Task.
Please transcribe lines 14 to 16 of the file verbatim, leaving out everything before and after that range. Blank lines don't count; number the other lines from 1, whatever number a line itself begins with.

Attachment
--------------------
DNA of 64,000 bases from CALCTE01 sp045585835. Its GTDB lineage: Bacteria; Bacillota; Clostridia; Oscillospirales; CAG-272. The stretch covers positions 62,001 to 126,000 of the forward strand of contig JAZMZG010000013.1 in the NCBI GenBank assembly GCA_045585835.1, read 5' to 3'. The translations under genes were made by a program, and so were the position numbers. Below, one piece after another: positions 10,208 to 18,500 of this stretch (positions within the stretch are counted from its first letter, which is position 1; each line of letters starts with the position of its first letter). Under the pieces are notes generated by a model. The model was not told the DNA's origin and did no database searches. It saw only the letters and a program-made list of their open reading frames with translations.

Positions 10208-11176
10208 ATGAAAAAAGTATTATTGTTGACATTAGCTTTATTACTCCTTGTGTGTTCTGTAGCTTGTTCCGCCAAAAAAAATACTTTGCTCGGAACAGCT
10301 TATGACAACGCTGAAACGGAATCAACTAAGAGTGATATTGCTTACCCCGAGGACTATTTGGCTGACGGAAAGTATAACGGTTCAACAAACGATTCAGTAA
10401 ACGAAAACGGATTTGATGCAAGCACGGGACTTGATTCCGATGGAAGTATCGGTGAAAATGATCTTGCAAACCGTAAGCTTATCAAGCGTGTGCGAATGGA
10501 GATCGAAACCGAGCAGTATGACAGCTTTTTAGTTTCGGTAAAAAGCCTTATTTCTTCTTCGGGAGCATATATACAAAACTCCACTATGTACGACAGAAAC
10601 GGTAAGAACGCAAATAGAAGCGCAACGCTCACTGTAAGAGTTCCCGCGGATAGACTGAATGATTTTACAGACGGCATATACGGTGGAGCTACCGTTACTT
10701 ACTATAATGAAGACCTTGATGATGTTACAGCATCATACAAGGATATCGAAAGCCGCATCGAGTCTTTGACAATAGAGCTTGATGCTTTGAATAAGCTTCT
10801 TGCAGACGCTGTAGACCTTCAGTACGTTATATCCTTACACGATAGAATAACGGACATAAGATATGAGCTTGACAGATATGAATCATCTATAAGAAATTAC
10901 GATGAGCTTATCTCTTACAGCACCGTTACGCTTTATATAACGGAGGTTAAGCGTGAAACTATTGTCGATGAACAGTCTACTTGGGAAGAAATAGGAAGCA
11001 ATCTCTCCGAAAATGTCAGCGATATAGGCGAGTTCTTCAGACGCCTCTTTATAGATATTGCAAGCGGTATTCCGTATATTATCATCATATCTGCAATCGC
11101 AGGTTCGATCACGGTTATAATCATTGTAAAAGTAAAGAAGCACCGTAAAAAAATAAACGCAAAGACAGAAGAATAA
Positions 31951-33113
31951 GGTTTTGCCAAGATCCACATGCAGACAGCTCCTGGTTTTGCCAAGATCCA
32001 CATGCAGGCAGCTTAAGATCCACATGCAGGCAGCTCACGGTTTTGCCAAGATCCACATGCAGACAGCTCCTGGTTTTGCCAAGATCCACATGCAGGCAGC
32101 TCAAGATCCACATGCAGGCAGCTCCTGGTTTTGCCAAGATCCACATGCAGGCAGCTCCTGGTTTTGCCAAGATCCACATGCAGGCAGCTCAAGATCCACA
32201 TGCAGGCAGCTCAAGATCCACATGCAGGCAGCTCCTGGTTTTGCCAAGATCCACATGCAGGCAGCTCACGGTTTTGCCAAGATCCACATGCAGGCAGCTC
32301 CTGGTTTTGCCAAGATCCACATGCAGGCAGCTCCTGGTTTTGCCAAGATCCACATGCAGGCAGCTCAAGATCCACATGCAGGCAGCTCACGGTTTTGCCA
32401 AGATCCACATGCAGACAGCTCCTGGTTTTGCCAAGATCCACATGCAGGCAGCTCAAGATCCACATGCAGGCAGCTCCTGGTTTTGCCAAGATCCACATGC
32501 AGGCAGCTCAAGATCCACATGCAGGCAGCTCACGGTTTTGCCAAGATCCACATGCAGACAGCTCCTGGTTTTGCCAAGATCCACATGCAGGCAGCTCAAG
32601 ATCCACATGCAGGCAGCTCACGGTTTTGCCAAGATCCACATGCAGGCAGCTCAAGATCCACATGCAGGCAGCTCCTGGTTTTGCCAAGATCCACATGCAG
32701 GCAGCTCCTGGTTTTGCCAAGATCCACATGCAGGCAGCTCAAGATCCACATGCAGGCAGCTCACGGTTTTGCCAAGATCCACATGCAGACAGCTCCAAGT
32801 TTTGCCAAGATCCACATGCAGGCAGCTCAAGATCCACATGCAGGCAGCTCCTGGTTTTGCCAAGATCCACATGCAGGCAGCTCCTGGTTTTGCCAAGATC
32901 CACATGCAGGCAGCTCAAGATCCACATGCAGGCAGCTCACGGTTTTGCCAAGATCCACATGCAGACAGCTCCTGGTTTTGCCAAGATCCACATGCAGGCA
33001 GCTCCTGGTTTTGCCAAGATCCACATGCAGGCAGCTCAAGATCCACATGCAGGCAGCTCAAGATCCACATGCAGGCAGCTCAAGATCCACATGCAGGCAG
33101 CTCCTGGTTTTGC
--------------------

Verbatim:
31951 GGTTTTGCCAAGATCCACATGCAGACAGCTCCTGGTTTTGCCAAGATCCA
32001 CATGCAGGCAGCTTAAGATCCACATGCAGGCAGCTCACGGTTTTGCCAAGATCCACATGCAGACAGCTCCTGGTTTTGCCAAGATCCACATGCAGGCAGC
32101 TCAAGATCCACATGCAGGCAGCTCCTGGTTTTGCCAAGATCCACATGCAGGCAGCTCCTGGTTTTGCCAAGATCCACATGCAGGCAGCTCAAGATCCACA